Live bovine animalsLive bovine animals 0.8%
See More Products 7.4%
6.4 bn USD of products imported in 2023
Petroleum oils and oils obtained from bituminous...Petroleum oils and oils obtained from bituminous minerals (excl. crude); preparations containing >= 70% by weight of petroleum oils or of oils obtained from bituminous minerals, these oils being the basic constituents of the preparations, n.e.s.; waste oils containing mainly petroleum or bituminous minerals 17.6%
Diamonds, whether or not worked, but not mounted...Diamonds, whether or not worked, but not mounted or set (excl. unmounted stones for pick-up styluses, worked stones, suitable for use as parts of meters, measuring instruments or other articles of chapter 90) 14.8%
Motor cars and other motor vehicles principally...Motor cars and other motor vehicles principally designed for the transport of persons, incl. station wagons and racing cars (excl. motor vehicles of heading 8702) 2.6%
Waters, incl. mineral waters and aerated waters,...Waters, incl. mineral waters and aerated waters, containing added sugar or other sweetening matter or flavoured, and other non-alcoholic beverages (excl. fruit or vegetable juices and milk) 2.5%
Electrical energyElectrical energy 2.4%
See More Products 60.1%

Source: Comtrade, Latest Available Data


To go further, check out our service Import-Export Flows.


Main Services

Source: United Nations Statistics Division, Latest Available Data

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Sources of General Economic Information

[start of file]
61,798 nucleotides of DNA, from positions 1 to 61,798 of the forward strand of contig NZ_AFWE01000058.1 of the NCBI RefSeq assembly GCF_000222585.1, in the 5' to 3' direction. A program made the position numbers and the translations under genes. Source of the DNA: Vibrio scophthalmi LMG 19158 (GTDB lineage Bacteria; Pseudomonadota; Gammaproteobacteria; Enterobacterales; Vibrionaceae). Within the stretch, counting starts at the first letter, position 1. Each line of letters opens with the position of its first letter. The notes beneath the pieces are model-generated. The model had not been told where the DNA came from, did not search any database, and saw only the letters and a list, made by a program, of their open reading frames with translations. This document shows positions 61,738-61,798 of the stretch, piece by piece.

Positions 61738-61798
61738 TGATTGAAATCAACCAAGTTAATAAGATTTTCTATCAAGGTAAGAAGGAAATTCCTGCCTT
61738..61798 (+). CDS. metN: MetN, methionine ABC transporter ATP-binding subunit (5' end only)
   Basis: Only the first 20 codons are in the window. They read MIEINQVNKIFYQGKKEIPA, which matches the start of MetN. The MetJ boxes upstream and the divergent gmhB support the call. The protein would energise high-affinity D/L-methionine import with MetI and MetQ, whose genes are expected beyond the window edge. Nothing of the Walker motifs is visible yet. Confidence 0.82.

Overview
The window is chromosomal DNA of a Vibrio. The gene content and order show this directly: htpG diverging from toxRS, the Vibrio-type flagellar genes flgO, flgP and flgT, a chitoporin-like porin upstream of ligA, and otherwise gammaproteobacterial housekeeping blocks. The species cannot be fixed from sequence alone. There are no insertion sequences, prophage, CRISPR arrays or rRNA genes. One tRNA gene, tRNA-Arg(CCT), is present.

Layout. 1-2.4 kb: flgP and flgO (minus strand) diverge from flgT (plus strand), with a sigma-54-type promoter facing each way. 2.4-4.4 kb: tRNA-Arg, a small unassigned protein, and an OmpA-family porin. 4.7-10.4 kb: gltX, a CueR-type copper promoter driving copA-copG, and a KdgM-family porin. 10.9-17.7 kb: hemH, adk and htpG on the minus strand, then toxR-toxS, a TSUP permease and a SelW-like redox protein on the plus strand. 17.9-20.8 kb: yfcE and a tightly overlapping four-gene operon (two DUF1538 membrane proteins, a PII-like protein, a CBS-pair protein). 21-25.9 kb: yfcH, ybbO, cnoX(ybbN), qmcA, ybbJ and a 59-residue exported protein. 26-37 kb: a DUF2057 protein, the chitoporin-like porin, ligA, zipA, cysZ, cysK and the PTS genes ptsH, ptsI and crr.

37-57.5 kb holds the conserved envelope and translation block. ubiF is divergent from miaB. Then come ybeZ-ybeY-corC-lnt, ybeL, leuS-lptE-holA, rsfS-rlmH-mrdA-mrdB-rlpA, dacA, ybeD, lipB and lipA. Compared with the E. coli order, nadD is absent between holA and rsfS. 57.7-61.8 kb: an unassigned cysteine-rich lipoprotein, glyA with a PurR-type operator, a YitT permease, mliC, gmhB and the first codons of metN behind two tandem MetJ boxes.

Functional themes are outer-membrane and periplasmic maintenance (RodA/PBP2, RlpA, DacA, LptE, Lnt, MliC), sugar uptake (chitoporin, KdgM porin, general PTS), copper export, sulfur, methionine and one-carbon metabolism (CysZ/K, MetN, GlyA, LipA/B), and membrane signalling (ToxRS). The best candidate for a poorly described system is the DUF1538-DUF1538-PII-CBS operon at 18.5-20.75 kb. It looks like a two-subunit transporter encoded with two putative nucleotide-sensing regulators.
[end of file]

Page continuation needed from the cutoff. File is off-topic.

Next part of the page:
Official list of ministries
Ministry of Finance and Economic Development
Ministry of International Affairs and Cooperation
Ministry of Infrastructure and Housing Development
Ministry of Investment, Trade and Industry
Ministry of Environment, Natural Resources Conservation and Tourism
Statistical Office
Central Statistics Office
Central Bank
Central Bank
Stock Exchange
Botswana Stock Exchange
Search Engines
Google Botswana
Yellow Pages Botswana
Local Botswana - Botswana Business Directory
Economic Portals
Botswana Trade Portal

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Political Outline

Current Political Leaders
President: Mokgweetsi Masisi (since 1 April 2018) ; the president is both chief of state and head of government.
Next Election Dates
Parliamentary:  October 2024
Presidential: October 2024
Main Political Parties
The main political parties/coalitions in Botswana are:

- Botswana Democratic Party (BDP): centre to centre-right, conservative (dominant part since the independence of Botswana, in 1966)
- Umbrella for Democratic Change (UDC): a political alliance of centre to left-wing parties between BCP, BNF, BPP, and BPF.
- Botswana Congress Party (BCP): centre to centre-left, social democrat
- Botswana National Front (BNF): centre-left, Christian left, social democratic (major opposition)
- Botswana Patriotic Front (BPF):centre to centre-right, populist party
- Botswana People's Party (BPP): left-wing, social democrat, pan-Africanist
- Botswana Movement for Democracy (BMD): centre, liberal
- Alliance for Progressives (AP) : centre, liberal.

Type of State
Botswana is a parliamentary representative democratic republic.
Executive Power
The executive power is exercised by the government. The President of Botswana is both chief of state and head of government, as well as the commander-in-chief of the armed forces. The president is elected indirectly by the National Assembly for a 5-year term (eligible for a second and final-term). The vice-president is appointed by the president; however, the appointment is subject to endorsement by the National Assembly.
Legislative Power